Serving on non-profit boards and being politically engaged in my local community has been one of the most rewarding and stimulating experiences of my life. It has taught me a great deal more about the value of the humanities in the public sphere and about how many people do quiet and often unacknowledged work to make democracy work.
Provo City Council
In the fall of 2017 I was elected to serve on the City Council for the City of Provo. My term begins in 2018 and will conclude at the end of 2021. I keep a website to update my constituents about issues. It is a wonderful challenge to put a humanities education into practice.
The Nature Conservancy
I am proud to serve on the Advisory Board of The Nature Conservancy for the state of Utah. I admire their pragmatic and effective approach to conservation. Because of my work in Utah to build a faith-based approach to stewardship, in 2013 I was awarded the Nature Conservancy Partner of the Year. In my acceptance speech, you can read why I believe that working for the environment is good for democracy.
Provo’s Sustainability and Natural Resources Committee
For a number of years now, I have served on Provo City’s inaugural Sustainability and Natural Resources Committee where we have worked to protect agricultural land, promote an anti-idling campaign, improve recycling services, promote clean air, public transportation, and other efforts. Thanks to the work of Mayor John Curtis, Provo is now the leading city in Utah Valley for conservation efforts.
From 2014-2017, I served on the board of Utah Humanities. Prior to this formal appointment, I was involved in UH as a public speaker, addressing various audiences throughout the state on environmental stewardship and as a participant in a number of events at the Utah Book Festival (sponsored by UH), including a public interview with Marilynne Robinson in 2012 and with Derek Walcott in 2000.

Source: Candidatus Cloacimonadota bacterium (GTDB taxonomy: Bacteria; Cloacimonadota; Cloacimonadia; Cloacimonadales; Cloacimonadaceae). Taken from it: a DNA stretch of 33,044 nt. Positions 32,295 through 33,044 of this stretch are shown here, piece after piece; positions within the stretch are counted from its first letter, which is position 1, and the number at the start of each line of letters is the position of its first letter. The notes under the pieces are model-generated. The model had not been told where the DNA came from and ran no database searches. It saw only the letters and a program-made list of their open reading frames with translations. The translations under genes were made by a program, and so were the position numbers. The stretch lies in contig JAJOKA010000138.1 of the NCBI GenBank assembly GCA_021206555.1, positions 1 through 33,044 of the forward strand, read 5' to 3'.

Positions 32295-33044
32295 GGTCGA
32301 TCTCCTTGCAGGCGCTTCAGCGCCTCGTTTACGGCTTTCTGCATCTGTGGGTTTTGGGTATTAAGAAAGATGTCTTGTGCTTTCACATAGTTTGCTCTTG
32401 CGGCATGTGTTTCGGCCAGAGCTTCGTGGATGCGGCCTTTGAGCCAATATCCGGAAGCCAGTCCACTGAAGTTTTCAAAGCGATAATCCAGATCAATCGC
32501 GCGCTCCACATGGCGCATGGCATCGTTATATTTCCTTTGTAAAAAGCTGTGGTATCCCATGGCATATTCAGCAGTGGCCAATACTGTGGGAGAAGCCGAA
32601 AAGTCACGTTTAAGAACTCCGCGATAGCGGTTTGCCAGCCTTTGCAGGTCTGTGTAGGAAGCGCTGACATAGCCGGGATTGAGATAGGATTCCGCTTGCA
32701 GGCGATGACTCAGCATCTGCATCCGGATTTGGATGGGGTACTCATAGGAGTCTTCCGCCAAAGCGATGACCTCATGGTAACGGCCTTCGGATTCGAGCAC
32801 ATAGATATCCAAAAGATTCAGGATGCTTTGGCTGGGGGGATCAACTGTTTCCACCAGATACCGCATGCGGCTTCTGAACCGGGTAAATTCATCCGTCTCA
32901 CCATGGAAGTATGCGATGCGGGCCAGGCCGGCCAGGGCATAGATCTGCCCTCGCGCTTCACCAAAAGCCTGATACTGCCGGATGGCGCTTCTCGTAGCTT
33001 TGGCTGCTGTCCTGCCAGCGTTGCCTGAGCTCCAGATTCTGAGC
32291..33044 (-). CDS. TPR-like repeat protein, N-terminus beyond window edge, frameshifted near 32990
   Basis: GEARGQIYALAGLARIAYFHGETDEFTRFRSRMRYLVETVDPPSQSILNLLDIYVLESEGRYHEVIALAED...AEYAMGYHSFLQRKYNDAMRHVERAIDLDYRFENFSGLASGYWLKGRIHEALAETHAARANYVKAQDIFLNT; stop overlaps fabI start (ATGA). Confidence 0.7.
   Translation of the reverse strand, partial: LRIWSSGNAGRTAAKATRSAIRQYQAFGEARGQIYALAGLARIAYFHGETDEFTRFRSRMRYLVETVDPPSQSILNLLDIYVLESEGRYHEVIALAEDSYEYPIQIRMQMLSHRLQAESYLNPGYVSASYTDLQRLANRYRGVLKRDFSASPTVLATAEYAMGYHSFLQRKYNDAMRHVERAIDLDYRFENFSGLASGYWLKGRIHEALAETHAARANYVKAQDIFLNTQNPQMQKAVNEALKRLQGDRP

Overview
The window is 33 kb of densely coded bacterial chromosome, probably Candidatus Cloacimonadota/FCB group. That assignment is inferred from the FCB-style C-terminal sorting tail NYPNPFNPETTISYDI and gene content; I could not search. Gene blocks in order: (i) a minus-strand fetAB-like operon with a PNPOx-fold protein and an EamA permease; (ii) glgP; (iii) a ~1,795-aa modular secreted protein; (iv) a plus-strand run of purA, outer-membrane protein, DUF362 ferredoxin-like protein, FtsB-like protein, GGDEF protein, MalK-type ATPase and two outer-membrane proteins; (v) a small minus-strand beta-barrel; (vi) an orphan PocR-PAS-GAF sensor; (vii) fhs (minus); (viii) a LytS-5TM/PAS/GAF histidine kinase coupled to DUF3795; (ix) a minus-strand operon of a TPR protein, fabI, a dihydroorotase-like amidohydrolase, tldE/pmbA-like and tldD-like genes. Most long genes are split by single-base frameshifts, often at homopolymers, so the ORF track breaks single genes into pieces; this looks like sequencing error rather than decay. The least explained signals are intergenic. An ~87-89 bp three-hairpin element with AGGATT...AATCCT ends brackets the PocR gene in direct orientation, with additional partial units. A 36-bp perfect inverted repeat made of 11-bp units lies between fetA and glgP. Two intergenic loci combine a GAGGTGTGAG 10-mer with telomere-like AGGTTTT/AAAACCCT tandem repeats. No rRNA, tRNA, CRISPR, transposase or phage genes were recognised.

LDS Earth Stewardship
I am a founding board member of LDS Earth Stewardship, an organization whose mission is to honor the Creator by celebrating and living the principles of earth stewardship in the restored gospel. I have blogged on occasion on behalf of LDSES and written a handful of Op Eds by proudly identifying myself as associated with LDSES. For example, I wrote about climate change in the Deseret News and about public lands and the Bears Ears National Monument, both co-authored with Mitch Hescox of the Evangelical Environmental Network. LDSES is primarily an educational organization that wants to help members of the LDS faith rekindle their passion for stewardship that is so clearly called for in the restored gospel. We were thrilled to see the LDS Church develop its own website dedicated to conservation and stewardship in 2015.
Utah Interfaith Power and Light
From 2009-2014, I served on the Executive Board of Utah Interfaith Power and Light, including three years as its chair. UIPL is a wonderful organization representing members of various faith traditions in Utah united in their desire to promote religious values to fight climate change. Although small, UIPL has made a significant impact in helping communities of worship to improve the energy efficiency of their buildings and raise greater awareness about climate change. In 2010, the Salt Lake Tribune wrote about how members of UIPL responded to the announcement of new green features of LDS chapels.